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How Will The New Companion Change The Doctor? Steven Moffat Explains.

The World Doesn't End Because the Doctor Dances

While a lot of us are trying to put off the departure of The Ponds as long as possible, many of us are excited to see how Doctor Who’s newest edition, Jenna-Louise Coleman, will interact with Matt Smith. Well, show runner Steven Moffat recently talked about just that. 

The creator spoke with SFX, not just about Coleman’s character, but also what the Ponds leaving will do to our dear old Doctor. “We are going to do the story properly of the Doctor having lost a friend and making a new one. We’re not taking that lightly,” he said. “It’s not in one door out the other. It’s the story of how all that affects him, why he engages with somebody else and what’s going on with that — that’s all important.”

And that’s the perpetual story of the Doctor, loss and depression turns into newfound friendship and joy. So what does Coleman bring to the table?

It’s surprising just how much the show changes with a new co-star. The Doctor is quite different with her, and the way you watch them is quite different. You watched the Eleventh Doctor and Amy arrive together. It’s like they grew up in the same sandpit, playing. They felt not quite like equals — the Doctor never feels like an equal to his companion — but you knew them equally well and they were equally important to each other. They formed around each other. And one of the interesting things about writing the Doctor is that he’s so responsive to the people around him. It’s almost like left on his own his personality would slowly disintegrate. He becomes what people want him to be, a little bit. So he’s Amy’s Raggedy Doctor.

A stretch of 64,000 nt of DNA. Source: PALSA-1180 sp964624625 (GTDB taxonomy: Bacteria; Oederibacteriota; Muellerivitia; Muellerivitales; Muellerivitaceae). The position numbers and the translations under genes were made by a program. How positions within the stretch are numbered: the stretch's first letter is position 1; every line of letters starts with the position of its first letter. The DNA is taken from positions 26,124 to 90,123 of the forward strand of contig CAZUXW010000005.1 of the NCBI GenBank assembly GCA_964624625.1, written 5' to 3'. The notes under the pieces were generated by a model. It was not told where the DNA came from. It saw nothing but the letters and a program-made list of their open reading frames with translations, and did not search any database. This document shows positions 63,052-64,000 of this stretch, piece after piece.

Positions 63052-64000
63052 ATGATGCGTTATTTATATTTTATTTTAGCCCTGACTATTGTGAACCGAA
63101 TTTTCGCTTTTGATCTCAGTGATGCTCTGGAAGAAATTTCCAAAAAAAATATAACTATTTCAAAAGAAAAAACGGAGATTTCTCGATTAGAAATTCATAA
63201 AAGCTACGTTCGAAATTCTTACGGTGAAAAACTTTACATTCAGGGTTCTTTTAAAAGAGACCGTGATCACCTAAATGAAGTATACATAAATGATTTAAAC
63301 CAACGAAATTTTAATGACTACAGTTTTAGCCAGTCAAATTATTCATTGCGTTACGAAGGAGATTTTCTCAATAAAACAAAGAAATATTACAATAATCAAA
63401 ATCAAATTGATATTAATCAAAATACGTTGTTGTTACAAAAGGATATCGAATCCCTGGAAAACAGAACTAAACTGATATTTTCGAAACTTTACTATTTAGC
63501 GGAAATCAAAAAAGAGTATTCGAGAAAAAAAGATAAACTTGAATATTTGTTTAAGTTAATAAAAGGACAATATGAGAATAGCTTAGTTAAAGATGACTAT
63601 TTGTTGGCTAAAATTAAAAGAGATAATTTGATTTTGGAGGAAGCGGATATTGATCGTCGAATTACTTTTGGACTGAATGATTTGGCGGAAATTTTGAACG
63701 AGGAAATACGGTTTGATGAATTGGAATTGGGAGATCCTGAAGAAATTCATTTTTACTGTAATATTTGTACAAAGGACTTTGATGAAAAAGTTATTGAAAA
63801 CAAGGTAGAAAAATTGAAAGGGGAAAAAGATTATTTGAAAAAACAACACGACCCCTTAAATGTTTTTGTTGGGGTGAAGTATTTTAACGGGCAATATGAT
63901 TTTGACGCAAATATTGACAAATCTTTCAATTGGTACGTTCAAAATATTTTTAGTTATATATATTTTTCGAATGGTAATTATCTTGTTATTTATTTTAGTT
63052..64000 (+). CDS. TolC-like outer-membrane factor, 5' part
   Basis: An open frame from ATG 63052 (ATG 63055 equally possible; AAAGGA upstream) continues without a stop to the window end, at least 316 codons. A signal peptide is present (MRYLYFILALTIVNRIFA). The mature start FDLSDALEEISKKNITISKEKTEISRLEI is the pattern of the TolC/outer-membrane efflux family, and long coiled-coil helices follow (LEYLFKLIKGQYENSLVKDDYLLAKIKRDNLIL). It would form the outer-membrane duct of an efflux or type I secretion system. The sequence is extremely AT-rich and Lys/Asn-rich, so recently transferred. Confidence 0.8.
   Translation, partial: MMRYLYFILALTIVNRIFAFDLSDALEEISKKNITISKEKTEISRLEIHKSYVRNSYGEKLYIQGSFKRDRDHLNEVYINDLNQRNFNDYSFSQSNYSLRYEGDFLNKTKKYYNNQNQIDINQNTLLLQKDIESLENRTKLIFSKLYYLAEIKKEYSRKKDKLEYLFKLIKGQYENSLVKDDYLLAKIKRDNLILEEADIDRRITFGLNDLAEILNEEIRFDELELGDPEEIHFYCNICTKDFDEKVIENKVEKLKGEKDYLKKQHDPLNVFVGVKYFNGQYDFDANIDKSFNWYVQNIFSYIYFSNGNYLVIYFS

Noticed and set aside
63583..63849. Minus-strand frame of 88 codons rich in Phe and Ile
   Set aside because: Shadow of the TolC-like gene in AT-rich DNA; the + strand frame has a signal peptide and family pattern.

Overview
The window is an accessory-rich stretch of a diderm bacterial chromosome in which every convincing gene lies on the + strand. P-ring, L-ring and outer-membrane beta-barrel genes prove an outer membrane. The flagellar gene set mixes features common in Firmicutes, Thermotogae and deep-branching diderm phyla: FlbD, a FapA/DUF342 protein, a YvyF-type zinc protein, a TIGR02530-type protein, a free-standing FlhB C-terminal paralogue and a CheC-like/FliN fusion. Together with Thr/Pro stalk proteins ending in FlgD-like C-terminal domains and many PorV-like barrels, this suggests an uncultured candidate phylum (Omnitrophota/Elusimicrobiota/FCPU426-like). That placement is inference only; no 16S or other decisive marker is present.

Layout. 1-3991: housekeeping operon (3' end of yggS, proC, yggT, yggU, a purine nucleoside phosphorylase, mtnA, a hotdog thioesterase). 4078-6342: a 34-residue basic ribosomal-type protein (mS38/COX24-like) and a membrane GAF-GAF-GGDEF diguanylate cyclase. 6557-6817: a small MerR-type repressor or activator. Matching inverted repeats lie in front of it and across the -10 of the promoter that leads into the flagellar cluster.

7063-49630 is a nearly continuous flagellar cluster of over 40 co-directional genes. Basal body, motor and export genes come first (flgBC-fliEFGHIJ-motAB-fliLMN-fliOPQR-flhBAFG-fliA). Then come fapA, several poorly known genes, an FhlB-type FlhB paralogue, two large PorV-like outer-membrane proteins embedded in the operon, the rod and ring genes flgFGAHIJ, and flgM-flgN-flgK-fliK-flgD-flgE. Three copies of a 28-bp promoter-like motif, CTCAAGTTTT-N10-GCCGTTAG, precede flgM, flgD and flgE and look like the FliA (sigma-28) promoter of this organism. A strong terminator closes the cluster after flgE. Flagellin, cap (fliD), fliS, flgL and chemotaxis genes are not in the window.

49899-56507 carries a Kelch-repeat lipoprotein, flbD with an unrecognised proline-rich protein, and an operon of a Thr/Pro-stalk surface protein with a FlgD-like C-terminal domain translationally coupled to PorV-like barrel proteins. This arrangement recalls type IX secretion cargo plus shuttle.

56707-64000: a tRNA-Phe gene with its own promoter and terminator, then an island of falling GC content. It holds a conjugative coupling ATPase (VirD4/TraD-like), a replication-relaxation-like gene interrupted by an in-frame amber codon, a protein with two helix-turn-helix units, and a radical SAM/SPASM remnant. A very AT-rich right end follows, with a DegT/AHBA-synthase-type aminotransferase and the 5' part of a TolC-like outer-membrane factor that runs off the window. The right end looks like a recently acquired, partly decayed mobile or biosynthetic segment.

Because the Doctor and Amy were “new” together, they grew together and, Moffat adds, she and Rory are almost like his parents.

With a different companion he becomes a slightly different man. He dresses differently. The mere fact that he’s so much taller than her suddenly reveals that Matt Smith is very tall, not, as people assume, about average height, because he was about the same height as Karen. He’s the senior man, not in the sense that he’s more important but he’s the one you know already, and he’s training up a new one, as it were. In these five episodes the Doctor is practically the adopted son of Amy and Rory. He’s gone from being the wonderful man from space — Space Gandalf, as he wants to be — to being that troublesome kid that they try and keep under control. They even talked about getting babysitters for him in one unfortunately cut scene. They love him, but they know he’s a big kid, they know they have to look out for him, check he eats and all that. Whereas with the new companion he’s back to being the mysterious spacefarer.

Space Gandalf. Thank you for putting a new, wonderful phrase in my vocabulary Moffat.

For those who have yet to watch the Season 7 premiere, “Asylum of the Daleks,” I’ll put this next bit under the spoiler cut. We know Coleman arrived earlier than expected. It was previously discussed the new Companion would make her first appearance in this year’s Christmas Special and that may still be the case. At the Season 7 premiere I attended in NYC, Executive Producer Caroline Skinner said casting Coleman as Oswin in the episode was just a last minute genius idea by Moffat. It was certainly a pleasant surprise but it doesn’t necessarily mean that Oswin and the new Companion are one in the same. We’ve seen actors utilized on the show (and Torchwood) more than once.

With all that said, I’ll leave it to you all to discuss how different you think Coleman’s character will make the Doctor. Please put the word SPOILER in front of your comment if you’re going to discuss the Season 7 premiere for the sake of those who haven’t gotten to watch yet.

(via Blastr)

Previously in Doctor Who

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